Su J, Lai H, Chen J, et al. Natural borneol, a monoterpenoid compound, potentiates selenocystine-induced apoptosis in human hepatocellular carcinoma cells by enhancement of cellular uptake and activation of ROS-mediated DNA damage. PLoS One. 2013;8(5):e63502.

26.

McIlwain DR, Berger T, Mak TW. Caspase functions in cell death and disease. Cold Spring Harb Perspect Biol. 2013;5(4):a008656.

27.

Xu ZS, Wang XY, Xiao DM, et al. Hydrogen sulfide protects MC3T3-E1 osteoblastic cells against H2O2-induced oxidative damage-implications for the treatment of osteoporosis. Free Radic Biol Med. 2011;50(10):1314–1323.

28.

Nakashima K, Zhou X, Kunkel G, et al. The novel zinc finger-containing transcription factor osterix is required for osteoblast differentiation and bone formation. Cell. 2002;108(1):17–29.

29.

Komori T. Regulation of osteoblast differentiation by transcription factors. J Cell Biochem. 2006;99(5):1233–1239.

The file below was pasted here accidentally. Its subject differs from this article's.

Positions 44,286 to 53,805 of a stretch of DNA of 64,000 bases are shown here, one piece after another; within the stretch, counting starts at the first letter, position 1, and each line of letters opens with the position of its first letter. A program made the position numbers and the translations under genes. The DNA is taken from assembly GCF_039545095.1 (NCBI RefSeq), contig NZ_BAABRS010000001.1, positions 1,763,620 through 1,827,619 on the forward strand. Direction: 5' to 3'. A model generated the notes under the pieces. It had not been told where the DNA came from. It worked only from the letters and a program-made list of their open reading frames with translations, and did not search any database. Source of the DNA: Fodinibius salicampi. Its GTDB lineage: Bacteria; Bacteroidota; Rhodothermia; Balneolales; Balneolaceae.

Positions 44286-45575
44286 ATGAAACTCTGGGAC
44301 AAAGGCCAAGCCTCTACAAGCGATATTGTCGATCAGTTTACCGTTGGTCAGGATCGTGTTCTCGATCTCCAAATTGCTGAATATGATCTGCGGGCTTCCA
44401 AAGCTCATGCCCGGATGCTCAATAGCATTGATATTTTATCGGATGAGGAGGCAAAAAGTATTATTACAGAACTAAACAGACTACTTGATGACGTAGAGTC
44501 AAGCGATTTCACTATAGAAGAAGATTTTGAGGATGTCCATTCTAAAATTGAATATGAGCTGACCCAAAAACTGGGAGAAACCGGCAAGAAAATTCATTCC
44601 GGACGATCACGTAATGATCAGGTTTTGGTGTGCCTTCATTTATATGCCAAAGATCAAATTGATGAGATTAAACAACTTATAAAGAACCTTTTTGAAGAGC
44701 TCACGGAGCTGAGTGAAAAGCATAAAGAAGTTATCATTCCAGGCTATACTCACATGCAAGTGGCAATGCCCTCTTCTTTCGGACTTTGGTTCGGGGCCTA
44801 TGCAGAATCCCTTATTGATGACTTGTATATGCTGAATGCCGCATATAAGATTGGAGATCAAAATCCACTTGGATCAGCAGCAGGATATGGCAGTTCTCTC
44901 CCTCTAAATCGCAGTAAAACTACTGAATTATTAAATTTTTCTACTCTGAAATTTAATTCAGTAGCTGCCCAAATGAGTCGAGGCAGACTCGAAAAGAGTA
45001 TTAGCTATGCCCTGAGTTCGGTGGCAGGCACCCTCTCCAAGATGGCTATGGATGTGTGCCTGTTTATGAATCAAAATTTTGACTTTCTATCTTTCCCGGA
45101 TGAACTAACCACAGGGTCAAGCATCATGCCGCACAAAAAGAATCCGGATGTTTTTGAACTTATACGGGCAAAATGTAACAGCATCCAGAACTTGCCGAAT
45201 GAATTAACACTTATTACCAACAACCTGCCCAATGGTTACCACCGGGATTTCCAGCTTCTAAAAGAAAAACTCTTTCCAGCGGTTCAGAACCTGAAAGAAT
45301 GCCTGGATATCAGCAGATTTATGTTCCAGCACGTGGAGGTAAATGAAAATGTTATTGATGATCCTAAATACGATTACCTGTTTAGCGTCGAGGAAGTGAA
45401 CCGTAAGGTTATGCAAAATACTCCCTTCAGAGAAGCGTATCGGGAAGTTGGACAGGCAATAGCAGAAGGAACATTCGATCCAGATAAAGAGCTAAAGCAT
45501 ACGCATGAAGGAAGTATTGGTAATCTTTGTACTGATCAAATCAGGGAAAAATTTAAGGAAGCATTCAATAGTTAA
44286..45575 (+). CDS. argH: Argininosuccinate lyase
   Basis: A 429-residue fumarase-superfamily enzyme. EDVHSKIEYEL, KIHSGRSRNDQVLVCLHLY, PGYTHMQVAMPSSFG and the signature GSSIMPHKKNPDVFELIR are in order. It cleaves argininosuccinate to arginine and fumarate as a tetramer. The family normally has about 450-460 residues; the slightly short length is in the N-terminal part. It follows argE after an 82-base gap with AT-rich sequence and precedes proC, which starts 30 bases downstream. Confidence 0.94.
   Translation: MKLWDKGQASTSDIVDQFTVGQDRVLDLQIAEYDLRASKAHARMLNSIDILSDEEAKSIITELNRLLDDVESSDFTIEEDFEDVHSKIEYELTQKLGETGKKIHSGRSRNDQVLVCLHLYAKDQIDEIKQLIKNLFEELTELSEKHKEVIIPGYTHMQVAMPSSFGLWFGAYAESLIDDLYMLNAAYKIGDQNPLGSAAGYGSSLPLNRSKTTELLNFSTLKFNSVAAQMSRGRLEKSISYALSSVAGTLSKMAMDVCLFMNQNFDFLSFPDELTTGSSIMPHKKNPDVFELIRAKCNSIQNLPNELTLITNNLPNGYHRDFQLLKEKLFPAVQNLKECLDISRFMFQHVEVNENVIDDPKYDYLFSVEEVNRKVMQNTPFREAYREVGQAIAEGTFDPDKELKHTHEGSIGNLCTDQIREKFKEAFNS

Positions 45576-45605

30.

Arai M, Shibata Y, Pugdee K, Abiko Y, Ogata Y. Effects of reactive oxygen species (ROS) on antioxidant system and osteoblastic differentiation in MC3T3-E1 cells. IUBMB Life. 2007;59(1):27–33.

31.

Kansanen E, Kuosmanen SM, Leinonen H, Levonen AL. The Keap1-Nrf2 pathway: mechanisms of activation and dysregulation in cancer. Redox Biol. 2013;1(1):45–49.

32.

Seeman E, Delmas PD. Bone quality: the material and structural basis of bone strength and fragility. N Engl J Med. 2006;354(21):2250–2261.

33.

Lee NK, Choi YG, Baik JY, et al. A crucial role for reactive oxygen species in RANKL-induced osteoclast differentiation. Blood. 2005; 106(3):852–859.

Creative Commons License This work is published and licensed by Dove Medical Press Limited. The full terms of this license are available at https://www.dovepress.com/terms.php and incorporate the Creative Commons Attribution - Non Commercial (unported, v3.0) License. By accessing the work you hereby accept the Terms. Non-commercial uses of the work are permitted without any further permission from Dove Medical Press Limited, provided the work is properly attributed. For permission for commercial use of this work, please see paragraphs 4.2 and 5 of our Terms.

Download Article [PDF]